For example, a student may have a documented learning disability in the area of mathematical reasoning. If while attending another college the student already completed all their mathematics courses, as well as any courses that would use the same areas of cognitive processing (such as chemistry or economics), then they may not have an educational limitation related to any of the courses remaining or any of the services/activities they will use while at the college. If that is the case, then this particular student has no need for DSP&S services and is not eligible because they current have no educational limitation even though they do have a disability. However, this will need to be determined by a DSP&S professional in consultation with the student.
In most cases, a student with a disability will also have an educational limitation, but just because someone has either a disability or an educational limitation does not mean they have both. Each student must be treated individually, and their disability and educational limitations must both be identified before they are eligible for DSP&S services.
10. What DSP&S services are colleges mandated to provide?
A. Because of the nature of serving students with disabilities there is no specific list of mandated versus non-mandated services.
Technically, no "DSP&S" services are required, because participation in DSP&S is voluntary on the part of each college. Colleges are governed by the Title 5 regulations regarding DSP&S only because they accept the DSP&S funds allocated to them every year. A college could refuse the DSP&S funds and not be subject to the requirements of Title 5 regarding DSP&S.
However, colleges are still subject to state and federal law regarding the civil rights of people with disabilities to be served in a non-discriminatory manner. State Government Code sections 11135-11139.5, Section 504 of the federal Rehabilitation Act and the federal American's with Disabilities Act all guarantee equal access to people with disabilities, and community colleges are subject to all of those laws.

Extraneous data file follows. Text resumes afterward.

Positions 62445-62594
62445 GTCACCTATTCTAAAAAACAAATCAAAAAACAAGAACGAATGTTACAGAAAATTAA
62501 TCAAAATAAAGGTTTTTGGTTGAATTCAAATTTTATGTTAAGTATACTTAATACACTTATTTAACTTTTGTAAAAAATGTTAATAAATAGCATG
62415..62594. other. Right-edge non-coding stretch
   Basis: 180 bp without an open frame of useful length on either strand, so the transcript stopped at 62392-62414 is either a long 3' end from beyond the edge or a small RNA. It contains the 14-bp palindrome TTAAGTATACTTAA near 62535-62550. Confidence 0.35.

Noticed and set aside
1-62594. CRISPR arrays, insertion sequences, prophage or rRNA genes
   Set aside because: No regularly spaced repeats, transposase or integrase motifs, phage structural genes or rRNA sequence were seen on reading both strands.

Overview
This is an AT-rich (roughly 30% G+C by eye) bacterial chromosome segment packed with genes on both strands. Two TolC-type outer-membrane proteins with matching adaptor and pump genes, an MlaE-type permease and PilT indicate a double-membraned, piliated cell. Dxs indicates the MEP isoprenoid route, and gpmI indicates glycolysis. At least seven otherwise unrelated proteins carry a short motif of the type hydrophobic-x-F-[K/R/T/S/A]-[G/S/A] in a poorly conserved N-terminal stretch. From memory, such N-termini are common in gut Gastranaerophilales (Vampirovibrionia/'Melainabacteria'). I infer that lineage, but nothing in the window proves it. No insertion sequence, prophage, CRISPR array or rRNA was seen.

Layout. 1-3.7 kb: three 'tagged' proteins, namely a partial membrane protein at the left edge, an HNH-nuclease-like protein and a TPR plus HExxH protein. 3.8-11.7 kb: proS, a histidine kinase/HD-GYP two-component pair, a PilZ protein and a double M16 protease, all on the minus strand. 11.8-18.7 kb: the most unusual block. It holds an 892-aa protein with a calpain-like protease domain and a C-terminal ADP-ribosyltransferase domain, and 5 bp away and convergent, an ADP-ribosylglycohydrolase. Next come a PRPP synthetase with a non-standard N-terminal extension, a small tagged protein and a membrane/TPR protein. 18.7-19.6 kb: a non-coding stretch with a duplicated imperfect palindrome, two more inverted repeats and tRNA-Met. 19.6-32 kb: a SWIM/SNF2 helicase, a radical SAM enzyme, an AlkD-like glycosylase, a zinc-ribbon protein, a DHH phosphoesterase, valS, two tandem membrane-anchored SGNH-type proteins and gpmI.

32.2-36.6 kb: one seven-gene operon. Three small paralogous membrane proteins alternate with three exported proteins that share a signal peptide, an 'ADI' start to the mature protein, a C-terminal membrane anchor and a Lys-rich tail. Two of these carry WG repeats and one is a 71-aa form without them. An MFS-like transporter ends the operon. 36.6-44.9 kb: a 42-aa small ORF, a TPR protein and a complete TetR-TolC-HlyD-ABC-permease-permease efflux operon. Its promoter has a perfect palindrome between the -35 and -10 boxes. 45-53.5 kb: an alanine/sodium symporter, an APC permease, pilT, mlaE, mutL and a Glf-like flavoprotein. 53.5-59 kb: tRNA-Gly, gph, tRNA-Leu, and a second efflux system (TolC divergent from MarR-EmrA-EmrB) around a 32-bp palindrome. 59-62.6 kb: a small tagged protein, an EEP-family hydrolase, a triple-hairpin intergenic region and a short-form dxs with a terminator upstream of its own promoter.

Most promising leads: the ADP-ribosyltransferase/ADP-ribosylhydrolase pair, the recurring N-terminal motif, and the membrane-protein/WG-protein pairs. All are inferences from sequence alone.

Given all of that, the answer of what is "mandated" always depends on the disability-related educational limitation(s) of each individual student. You can never say that any specific type of service or accommodation is always "mandated", because there are some students with disabilities who won't need those services in order to receive equal access to the instruction, information, or programs offered by the college. For example, sign language interpreting for auditory information is a standard service that no one questions as an appropriate accommodation for people with disabilities. However, it is only "mandated" for those students, such as a deaf student, who cannot receive the information as it is originally presented unless they receive the accommodation of sign language interpreting. A student who is hard-of-hearing and can use an assisted listening device that provides the information as effectively as the sign language is not necessarily being denied a "mandated" service if the sign language interpreter is not also provided. There is a slightly different answer regarding some services typically provided by DSP&S programs, depending if the question being asked is whether a service is legally required versus a requirement of receiving DSP&S funding. Two services that come up in such questions are Learning Disability assessment and High Tech Center instruction. Neither of these services is specifically required by state or federal law or regulation to be provided by colleges to students with disabilities. However, California community colleges have received increased funding in the past to address the assessment of learning disabilities and instruction in assistive computer software. Additionally, based on a federal Department of Education, Office of Civil Rights review of the California community college system and subsequent resolution agreement with the Chancellor’s Office, alternate media services (Braille, etext, large print, captioning) were specifically funded. So, while there is no direct legal or regulatory requirement to provide those services, there is a system standard and general programmatic expectation that has developed regarding access for students to such services, and in the case of alternate media and agreement with the federal government that such services will be provided at a higher level than in the past.
The issue of what is "mandated" must always be addressed on an individual basis, and consultation with district legal staff and the Chancellor’s Office is recommended.
Created: March 10, 2009 @ 10:58 AM
Last Modified: March 17, 2009 @ 01:04 PM